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Panorama DossierEngaging the actors to ensure impacts of public–private partnerships

Dossier Posted on 2021-05-26 10:32:24

Engaging the actors to ensure impacts of public–private partnerships

Participatory impact evaluation


Mariline Poupaud(1), Bernard N’Bocho Guessan(2), Isabelle Dieuzy-Labaye(3) & Marisa Peyre(4)*

(1) PhD student at the French Agricultural Research Centre for International Development (CIRAD), Montpellier, France and at the University of Liège, Belgium.
(2) PhD student at Robert Koch Institute, Germany, and Laboratoire National d’Appui au Développement Agricole (LANADA), Côte d’Ivoire.
(3) World Organisation for Animal Health (OIE).
(4) Animal, Health, Territory, Risks, Ecosystems (ASTRE) Joint Research Unit, French Agricultural Research Centre for International Development (CIRAD), Montpellier, France.

* Corresponding author:

The designations and denominations employed and the presentation of the material in this article do not imply the expression of any opinion whatsoever on the part of the OIE concerning the legal status of any country, territory, city or area or of its authorities, or concerning the delimitation of its frontiers and boundaries.
The views expressed in this article are solely the responsibility of the author(s). The mention of specific companies or products of manufacturers, whether or not these have been patented, does not imply that these have been endorsed or recommended by the OIE in preference to others of a similar nature that are not mentioned.

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Evaluation and actor engagement are essential to ensure performance and sustainability of actions implemented, especially under public–private partnerships (PPPs). In the context of the OIE PPP initiative, the OIE and CIRAD have developed a participatory evaluation method to assess the added value of PPPs in the veterinary domain.
Evaluation is recognised by decision makers as an essential tool to ensure performance and sustainability of implemented actions [1]. To be meaningful, both technical performance and socio-economic factors should be considered. The World Organisation for Animal Health (OIE) and the French Agricultural Research Centre for International Development (CIRAD) have joined forces to develop a participatory methodology to evaluate the impact of public–private partnerships (PPPs) in the veterinary domain.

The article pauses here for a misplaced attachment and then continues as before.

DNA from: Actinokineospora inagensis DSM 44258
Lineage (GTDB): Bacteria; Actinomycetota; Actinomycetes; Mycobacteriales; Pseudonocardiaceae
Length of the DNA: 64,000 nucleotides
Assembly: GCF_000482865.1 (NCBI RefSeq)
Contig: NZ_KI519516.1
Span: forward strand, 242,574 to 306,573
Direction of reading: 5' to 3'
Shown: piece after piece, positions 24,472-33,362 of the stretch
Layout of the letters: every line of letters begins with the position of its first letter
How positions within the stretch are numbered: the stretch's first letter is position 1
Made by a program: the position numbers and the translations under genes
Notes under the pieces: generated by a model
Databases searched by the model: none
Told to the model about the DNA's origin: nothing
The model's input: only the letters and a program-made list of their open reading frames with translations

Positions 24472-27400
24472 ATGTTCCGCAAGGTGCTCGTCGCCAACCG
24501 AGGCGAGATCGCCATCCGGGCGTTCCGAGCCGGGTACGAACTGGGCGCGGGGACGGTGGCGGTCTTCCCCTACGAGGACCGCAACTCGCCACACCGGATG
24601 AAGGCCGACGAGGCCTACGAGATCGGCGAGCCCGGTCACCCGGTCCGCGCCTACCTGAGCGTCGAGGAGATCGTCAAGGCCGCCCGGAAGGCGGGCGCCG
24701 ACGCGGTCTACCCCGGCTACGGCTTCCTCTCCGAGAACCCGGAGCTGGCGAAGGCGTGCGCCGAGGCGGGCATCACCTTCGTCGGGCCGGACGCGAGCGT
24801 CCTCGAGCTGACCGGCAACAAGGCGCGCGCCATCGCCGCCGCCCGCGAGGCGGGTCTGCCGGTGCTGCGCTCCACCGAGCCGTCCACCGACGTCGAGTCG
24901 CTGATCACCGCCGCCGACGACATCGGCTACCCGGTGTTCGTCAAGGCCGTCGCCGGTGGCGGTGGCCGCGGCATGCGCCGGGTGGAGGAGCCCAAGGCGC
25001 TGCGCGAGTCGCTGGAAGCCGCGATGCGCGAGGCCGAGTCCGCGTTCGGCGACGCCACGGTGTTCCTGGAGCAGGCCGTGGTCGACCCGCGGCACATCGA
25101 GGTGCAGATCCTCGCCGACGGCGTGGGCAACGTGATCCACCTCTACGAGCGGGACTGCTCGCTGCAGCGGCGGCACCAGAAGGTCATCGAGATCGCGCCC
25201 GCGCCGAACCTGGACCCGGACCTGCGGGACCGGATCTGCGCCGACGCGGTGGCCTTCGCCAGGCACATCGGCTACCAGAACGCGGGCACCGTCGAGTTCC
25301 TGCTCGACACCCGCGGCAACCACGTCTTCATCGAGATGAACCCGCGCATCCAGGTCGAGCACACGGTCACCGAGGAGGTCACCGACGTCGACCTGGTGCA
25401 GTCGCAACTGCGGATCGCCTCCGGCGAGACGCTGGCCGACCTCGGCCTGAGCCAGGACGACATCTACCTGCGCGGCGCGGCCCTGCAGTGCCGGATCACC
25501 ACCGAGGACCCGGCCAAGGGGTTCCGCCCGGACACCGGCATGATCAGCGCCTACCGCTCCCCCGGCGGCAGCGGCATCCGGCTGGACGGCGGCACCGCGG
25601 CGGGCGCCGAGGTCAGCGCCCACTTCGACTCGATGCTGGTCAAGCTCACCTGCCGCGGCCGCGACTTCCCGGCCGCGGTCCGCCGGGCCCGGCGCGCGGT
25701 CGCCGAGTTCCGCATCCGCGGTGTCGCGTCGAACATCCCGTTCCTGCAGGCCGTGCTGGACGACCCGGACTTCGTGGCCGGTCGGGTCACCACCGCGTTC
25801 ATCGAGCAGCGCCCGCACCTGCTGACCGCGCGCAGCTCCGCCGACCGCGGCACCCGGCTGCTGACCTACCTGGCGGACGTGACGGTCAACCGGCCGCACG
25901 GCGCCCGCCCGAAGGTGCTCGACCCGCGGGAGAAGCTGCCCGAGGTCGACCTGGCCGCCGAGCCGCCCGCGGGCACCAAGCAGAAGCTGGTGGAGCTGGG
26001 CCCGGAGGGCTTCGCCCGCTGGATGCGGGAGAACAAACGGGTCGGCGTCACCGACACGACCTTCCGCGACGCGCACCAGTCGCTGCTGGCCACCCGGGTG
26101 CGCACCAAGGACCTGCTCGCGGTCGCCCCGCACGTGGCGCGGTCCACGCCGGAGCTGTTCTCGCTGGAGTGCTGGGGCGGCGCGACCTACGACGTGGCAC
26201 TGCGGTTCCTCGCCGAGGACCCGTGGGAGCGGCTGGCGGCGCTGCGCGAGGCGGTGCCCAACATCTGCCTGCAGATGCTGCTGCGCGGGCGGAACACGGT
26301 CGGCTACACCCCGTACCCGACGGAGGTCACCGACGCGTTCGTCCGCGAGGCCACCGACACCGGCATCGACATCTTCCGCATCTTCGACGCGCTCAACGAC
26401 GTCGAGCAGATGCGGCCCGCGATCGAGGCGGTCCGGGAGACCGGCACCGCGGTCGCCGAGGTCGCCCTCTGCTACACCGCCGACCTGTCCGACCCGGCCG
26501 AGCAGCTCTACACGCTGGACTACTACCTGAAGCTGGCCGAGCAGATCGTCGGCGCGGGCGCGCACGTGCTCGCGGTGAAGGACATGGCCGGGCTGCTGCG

A participatory evaluation method

Participatory impact evaluation promotes self analysis of how programmes are built and how actors adopt and engage with them to attain impacts [2]. Actors can share their perception of the programmes and impacts and co-design the corrective actions needed to ensure that expected impacts are reached [3]. The OIE and CIRAD adapted and are applying this method to three case studies, in Ethiopia, Indonesia and Paraguay.

Evaluating the added value of PPP: the case study of Ethiochicken in Ethiopia

Ethiochicken is a chicken-producing company that partners with the Government of Ethiopia to ensure the delivery of its products to smallholder farmers. PPP was essential in achieving impacts (including societal impacts such as improved education, empowerment of women and employment opportunities). This PPP contributes to building trust between private producers and Veterinary Services (VS), strengthening VS activities.

Constraints that affect business have been identified, linked to issues with accessing foreign currency and the limited training in poultry production in Ethiopia. Public and private stakeholders joined forces during participatory workshops to co-develop scenarios to overcome such constraints, satisfying both public and private parties.

Impact of the evaluation itself

By engaging directly with all the different actors, the participatory impact evaluation has an explicit goal of triggering positive changes in the partnership [4]. This method has proven relevant to evaluating the impact of PPPs in the veterinary domain. It has already been used to characterise PPP contributions in different types of impact and benefits, as presented in The OIE PPP Handbook.
Impact pathway built during the first participatory workshop with the stakeholders of the Ethiochicken initiative. © CIRAD/M. Peyre
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  1. Galière M., Peyre M., Muñoz F., Dehove A., Roger F. & Dieuzy-Labaye I. (2019). – Typological analysis of public-private partnerships in the veterinary domain. PLoS ONE, 14 (10) e0224079.
  2. Douthwaite B., Kuby T., van de Fliert E. & Schulz S. (2003). – Impact pathway evaluation: an approach for achieving and attributing impact in complex systems. Agric. Syst., 78 (2), 243–265.
  3. Antoine-Moussiaux N., Peyre M., Bonnet P., Bebay C., Bengoumi M. & Tripodi A. (2017). – The value chain approach in One Health: conceptual framing and focus on present applications and challenges. Front. Vet. Sci., 4, 206.
  4. Barret D., Blundo Canto G., Dabat M.H., Devaux-Spatarakis A., Faure G., Hainzelin E., Mathé S., Temple L., Toillier A., Triomphe B. & Vall E. (2017). – Guide méthodologique ImpresS. Évaluation ex post des impacts de la recherche agronomique dans les pays du Sud. Centre de coopération internationale en recherche agronomique pour le développement (CIRAD).

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